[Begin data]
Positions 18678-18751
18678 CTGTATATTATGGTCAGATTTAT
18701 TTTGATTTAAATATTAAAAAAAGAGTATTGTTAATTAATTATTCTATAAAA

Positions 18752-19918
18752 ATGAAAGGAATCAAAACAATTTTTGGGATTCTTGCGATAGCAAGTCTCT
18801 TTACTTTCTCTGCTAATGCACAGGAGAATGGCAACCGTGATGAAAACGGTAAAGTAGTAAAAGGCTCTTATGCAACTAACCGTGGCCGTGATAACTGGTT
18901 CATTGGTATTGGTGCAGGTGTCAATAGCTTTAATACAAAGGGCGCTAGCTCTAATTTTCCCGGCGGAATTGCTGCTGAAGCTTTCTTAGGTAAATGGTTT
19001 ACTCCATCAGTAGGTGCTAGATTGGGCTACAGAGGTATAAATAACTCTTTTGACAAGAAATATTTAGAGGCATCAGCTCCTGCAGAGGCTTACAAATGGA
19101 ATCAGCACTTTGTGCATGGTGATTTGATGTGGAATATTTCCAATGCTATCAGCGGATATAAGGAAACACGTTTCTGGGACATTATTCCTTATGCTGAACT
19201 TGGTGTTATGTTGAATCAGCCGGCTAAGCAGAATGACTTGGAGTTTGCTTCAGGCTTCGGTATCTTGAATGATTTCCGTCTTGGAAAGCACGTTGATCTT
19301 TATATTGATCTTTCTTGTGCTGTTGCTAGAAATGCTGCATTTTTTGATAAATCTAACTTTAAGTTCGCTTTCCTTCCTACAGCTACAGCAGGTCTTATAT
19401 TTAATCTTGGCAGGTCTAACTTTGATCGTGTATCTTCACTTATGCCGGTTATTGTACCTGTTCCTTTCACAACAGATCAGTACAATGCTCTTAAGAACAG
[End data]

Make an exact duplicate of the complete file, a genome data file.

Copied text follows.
Positions 18678-18751
18678 CTGTATATTATGGTCAGATTTAT
18701 TTTGATTTAAATATTAAAAAAAGAGTATTGTTAATTAATTATTCTATAAAA

Positions 18752-19918
18752 ATGAAAGGAATCAAAACAATTTTTGGGATTCTTGCGATAGCAAGTCTCT
18801 TTACTTTCTCTGCTAATGCACAGGAGAATGGCAACCGTGATGAAAACGGTAAAGTAGTAAAAGGCTCTTATGCAACTAACCGTGGCCGTGATAACTGGTT
18901 CATTGGTATTGGTGCAGGTGTCAATAGCTTTAATACAAAGGGCGCTAGCTCTAATTTTCCCGGCGGAATTGCTGCTGAAGCTTTCTTAGGTAAATGGTTT
19001 ACTCCATCAGTAGGTGCTAGATTGGGCTACAGAGGTATAAATAACTCTTTTGACAAGAAATATTTAGAGGCATCAGCTCCTGCAGAGGCTTACAAATGGA
19101 ATCAGCACTTTGTGCATGGTGATTTGATGTGGAATATTTCCAATGCTATCAGCGGATATAAGGAAACACGTTTCTGGGACATTATTCCTTATGCTGAACT
19201 TGGTGTTATGTTGAATCAGCCGGCTAAGCAGAATGACTTGGAGTTTGCTTCAGGCTTCGGTATCTTGAATGATTTCCGTCTTGGAAAGCACGTTGATCTT
19301 TATATTGATCTTTCTTGTGCTGTTGCTAGAAATGCTGCATTTTTTGATAAATCTAACTTTAAGTTCGCTTTCCTTCCTACAGCTACAGCAGGTCTTATAT
19401 TTAATCTTGGCAGGTCTAACTTTGATCGTGTATCTTCACTTATGCCGGTTATTGTACCTGTTCCTTTCACAACAGATCAGTACAATGCTCTTAAGAACAG